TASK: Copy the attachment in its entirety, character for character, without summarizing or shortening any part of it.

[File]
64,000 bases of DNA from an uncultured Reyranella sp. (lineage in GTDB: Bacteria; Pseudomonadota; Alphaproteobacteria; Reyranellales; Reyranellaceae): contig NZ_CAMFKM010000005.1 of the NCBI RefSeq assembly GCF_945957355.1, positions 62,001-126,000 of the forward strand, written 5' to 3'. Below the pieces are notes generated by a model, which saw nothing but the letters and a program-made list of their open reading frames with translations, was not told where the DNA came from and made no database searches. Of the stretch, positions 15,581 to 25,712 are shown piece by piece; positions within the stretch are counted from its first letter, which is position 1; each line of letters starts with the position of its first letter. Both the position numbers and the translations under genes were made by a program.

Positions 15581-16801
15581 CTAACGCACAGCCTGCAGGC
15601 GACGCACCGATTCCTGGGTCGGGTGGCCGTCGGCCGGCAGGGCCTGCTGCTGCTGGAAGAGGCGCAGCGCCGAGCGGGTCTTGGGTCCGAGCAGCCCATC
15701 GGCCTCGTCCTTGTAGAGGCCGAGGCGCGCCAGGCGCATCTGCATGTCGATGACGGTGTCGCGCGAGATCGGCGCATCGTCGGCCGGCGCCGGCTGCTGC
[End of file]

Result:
64,000 bases of DNA from an uncultured Reyranella sp. (lineage in GTDB: Bacteria; Pseudomonadota; Alphaproteobacteria; Reyranellales; Reyranellaceae): contig NZ_CAMFKM010000005.1 of the NCBI RefSeq assembly GCF_945957355.1, positions 62,001-126,000 of the forward strand, written 5' to 3'. Below the pieces are notes generated by a model, which saw nothing but the letters and a program-made list of their open reading frames with translations, was not told where the DNA came from and made no database searches. Of the stretch, positions 15,581 to 25,712 are shown piece by piece; positions within the stretch are counted from its first letter, which is position 1; each line of letters starts with the position of its first letter. Both the position numbers and the translations under genes were made by a program.

Positions 15581-16801
15581 CTAACGCACAGCCTGCAGGC
15601 GACGCACCGATTCCTGGGTCGGGTGGCCGTCGGCCGGCAGGGCCTGCTGCTGCTGGAAGAGGCGCAGCGCCGAGCGGGTCTTGGGTCCGAGCAGCCCATC
15701 GGCCTCGTCCTTGTAGAGGCCGAGGCGCGCCAGGCGCATCTGCATGTCGATGACGGTGTCGCGCGAGATCGGCGCATCGTCGGCCGGCGCCGGCTGCTGC